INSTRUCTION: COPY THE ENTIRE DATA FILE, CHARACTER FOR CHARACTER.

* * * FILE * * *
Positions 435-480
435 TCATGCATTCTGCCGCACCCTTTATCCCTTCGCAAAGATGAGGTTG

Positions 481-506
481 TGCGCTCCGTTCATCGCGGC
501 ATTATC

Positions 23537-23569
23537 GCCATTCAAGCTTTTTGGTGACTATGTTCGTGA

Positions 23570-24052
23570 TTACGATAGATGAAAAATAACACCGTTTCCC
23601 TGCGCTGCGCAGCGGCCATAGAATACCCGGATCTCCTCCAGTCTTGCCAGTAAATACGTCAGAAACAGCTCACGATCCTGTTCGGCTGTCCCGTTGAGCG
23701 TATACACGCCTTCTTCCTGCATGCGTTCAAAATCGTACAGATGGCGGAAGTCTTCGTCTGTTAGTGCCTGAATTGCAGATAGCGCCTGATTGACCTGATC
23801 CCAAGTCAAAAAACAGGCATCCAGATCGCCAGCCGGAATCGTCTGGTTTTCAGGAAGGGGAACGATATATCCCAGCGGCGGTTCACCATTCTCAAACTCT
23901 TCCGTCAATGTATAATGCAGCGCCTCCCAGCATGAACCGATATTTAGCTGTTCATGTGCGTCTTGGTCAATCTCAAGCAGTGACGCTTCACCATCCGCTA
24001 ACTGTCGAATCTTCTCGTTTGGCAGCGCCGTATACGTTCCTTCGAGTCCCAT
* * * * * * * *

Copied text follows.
Positions 435-480
435 TCATGCATTCTGCCGCACCCTTTATCCCTTCGCAAAGATGAGGTTG

Positions 481-506
481 TGCGCTCCGTTCATCGCGGC
501 ATTATC

Positions 23537-23569
23537 GCCATTCAAGCTTTTTGGTGACTATGTTCGTGA

Positions 23570-24052
23570 TTACGATAGATGAAAAATAACACCGTTTCCC
23601 TGCGCTGCGCAGCGGCCATAGAATACCCGGATCTCCTCCAGTCTTGCCAGTAAATACGTCAGAAACAGCTCACGATCCTGTTCGGCTGTCCCGTTGAGCG
23701 TATACACGCCTTCTTCCTGCATGCGTTCAAAATCGTACAGATGGCGGAAGTCTTCGTCTGTTAGTGCCTGAATTGCAGATAGCGCCTGATTGACCTGATC
23801 CCAAGTCAAAAAACAGGCATCCAGATCGCCAGCCGGAATCGTCTGGTTTTCAGGAAGGGGAACGATATATCCCAGCGGCGGTTCACCATTCTCAAACTCT
23901 TCCGTCAATGTATAATGCAGCGCCTCCCAGCATGAACCGATATTTAGCTGTTCATGTGCGTCTTGGTCAATCTCAAGCAGTGACGCTTCACCATCCGCTA
24001 ACTGTCGAATCTTCTCGTTTGGCAGCGCCGTATACGTTCCTTCGAGTCCCAT